"It's a great moment for Ghana and Africa. We have to celebrate our own," said driver Emmanuel Tsawe, who covered his 43-seater bus with Obama posters.
"I believe he has good intentions for the continent and we must co-operate with him," he said.
Obama will be welcomed by crowds that some estimate could be as large as 1.5 million in the capital, Accra.
Al Jazeera's Yvonne Ndege, reporting from Accra, said that Obama is expected to deliver harsh criticism towards corruption in African countries.
"He is expected to criticise African leaders who have been corrupt, or are involved in corrupt practices," she said.
"Obama will also discuss links between aid to the continent, good governance and political stability."
The US president is also due to meet John Atta Mills, the president of Ghana, who was elected in a peaceful, transparent vote last December.
Ghana has in recent years been cast as an African success story, having a stable democracy where the level of poverty has halved over the last 15 years.
John Kufuor, a former Ghanaian president, told Al Jazeera that Obama was "coming to Ghana as a beacon of good governance [and] democratic practice".
"He wants to come here so as to encourage other countries in Africa to go in the direction of Ghana,” he said.
West Africa's abundance of natural resources and the recent discovery of oil in Ghana is also believed to be a factor behind Obama's trip.
"Part of the reason that we're travelling to Ghana is because you've got there a functioning democracy, a president who's serious about reducing corruption, and you've seen significant economic growth," Obama said before leaving Italy for Ghana.
Economic reforms in the cocoa and gold producing country, set to begin pumping oil next year, also helped bring unprecedented investment and growth before the impact of the global financial crisis.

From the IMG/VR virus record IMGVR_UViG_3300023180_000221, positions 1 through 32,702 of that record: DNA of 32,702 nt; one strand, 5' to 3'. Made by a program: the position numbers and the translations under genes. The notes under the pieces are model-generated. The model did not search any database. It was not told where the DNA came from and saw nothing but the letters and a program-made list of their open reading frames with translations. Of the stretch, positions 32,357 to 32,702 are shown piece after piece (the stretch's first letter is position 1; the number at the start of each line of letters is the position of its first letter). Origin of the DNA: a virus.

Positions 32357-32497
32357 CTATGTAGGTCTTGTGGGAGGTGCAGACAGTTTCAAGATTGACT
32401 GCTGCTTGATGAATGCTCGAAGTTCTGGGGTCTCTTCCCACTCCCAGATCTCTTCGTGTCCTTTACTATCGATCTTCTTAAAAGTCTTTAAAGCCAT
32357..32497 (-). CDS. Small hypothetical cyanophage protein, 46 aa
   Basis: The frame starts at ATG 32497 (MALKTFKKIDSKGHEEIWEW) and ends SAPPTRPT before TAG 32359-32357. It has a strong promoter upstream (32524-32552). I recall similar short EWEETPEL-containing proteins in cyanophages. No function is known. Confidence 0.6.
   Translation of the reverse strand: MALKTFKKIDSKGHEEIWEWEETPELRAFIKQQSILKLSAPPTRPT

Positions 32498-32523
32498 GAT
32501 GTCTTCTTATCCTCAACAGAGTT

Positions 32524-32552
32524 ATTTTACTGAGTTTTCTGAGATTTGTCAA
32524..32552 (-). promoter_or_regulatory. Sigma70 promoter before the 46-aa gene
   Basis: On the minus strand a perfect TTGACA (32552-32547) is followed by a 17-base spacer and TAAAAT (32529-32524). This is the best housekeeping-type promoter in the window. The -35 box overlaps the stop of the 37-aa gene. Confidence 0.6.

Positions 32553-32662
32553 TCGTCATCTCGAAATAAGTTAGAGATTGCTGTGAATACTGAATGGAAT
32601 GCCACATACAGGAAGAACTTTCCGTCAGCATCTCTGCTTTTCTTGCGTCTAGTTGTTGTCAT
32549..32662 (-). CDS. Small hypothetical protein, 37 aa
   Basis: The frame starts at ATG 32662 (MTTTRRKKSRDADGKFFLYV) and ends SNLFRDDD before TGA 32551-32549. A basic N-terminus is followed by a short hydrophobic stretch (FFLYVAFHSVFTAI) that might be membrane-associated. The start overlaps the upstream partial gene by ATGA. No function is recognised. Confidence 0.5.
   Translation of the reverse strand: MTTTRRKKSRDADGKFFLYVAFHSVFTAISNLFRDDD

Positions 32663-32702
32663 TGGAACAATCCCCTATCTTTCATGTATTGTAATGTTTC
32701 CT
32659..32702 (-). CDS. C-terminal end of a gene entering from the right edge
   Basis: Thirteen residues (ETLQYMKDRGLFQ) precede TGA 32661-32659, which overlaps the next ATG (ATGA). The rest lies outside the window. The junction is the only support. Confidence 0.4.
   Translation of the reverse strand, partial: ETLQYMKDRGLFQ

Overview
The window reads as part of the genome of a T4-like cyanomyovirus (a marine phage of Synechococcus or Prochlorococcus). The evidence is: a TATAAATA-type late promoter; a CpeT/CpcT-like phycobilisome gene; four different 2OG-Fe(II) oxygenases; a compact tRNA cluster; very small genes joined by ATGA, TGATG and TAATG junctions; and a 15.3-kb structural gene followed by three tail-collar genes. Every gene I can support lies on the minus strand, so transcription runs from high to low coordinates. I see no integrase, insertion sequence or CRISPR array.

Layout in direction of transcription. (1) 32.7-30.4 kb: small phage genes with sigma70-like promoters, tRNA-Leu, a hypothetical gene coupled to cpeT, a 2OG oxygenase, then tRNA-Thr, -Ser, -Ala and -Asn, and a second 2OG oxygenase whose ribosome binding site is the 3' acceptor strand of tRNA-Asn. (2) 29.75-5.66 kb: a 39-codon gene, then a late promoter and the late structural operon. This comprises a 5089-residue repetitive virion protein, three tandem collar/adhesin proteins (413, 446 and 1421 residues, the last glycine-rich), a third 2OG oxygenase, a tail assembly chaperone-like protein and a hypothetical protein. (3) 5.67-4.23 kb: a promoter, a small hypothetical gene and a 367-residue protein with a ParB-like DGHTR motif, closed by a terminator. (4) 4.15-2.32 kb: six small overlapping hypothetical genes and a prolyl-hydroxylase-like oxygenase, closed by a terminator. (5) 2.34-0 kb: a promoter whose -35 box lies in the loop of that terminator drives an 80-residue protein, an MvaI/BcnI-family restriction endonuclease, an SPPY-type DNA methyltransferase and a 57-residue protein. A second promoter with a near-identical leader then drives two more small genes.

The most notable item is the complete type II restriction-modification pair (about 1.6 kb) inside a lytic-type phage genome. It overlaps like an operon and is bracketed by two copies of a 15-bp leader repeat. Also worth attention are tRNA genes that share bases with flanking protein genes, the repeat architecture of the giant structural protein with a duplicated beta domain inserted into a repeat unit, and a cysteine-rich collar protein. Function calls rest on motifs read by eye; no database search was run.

But Africa has not been a top priority for an administration grappling with the global financial crisis.
Few expect a shift in policy and the main message will be on the importance of good governance and the wise use of aid, such as the G8 commitment made in Italy to spend $20 billion on improving food security in poor countries.
Obama drew on his own background to stress the importance of transparency and strong institutions in bringing change.
"My father travelled to the United States a mere 50 years ago and yet now I have family members who live in villages - they themselves are not going hungry, but live in villages where hunger is real," he said.
"If you talk to people on the ground in Africa, certainly in Kenya, they will say that part of the issue here is the institutions aren't working for ordinary people. And so governance is a vital concern that has to be addressed."
The authorities in Cape Coast, which lies about 160km west of the capital, have suspended funerals in the run-up to Obama's visit to a castle in the town that was once used as a slave trading post.
"The dead can be buried later," said Ama Benyiwaa Doe, Ghana's central regional minister.
"We banned all funeral activities in Cape Coast because we want to give a befitting welcome to the US president.
"Obama is here for once and we must pay all attention to him."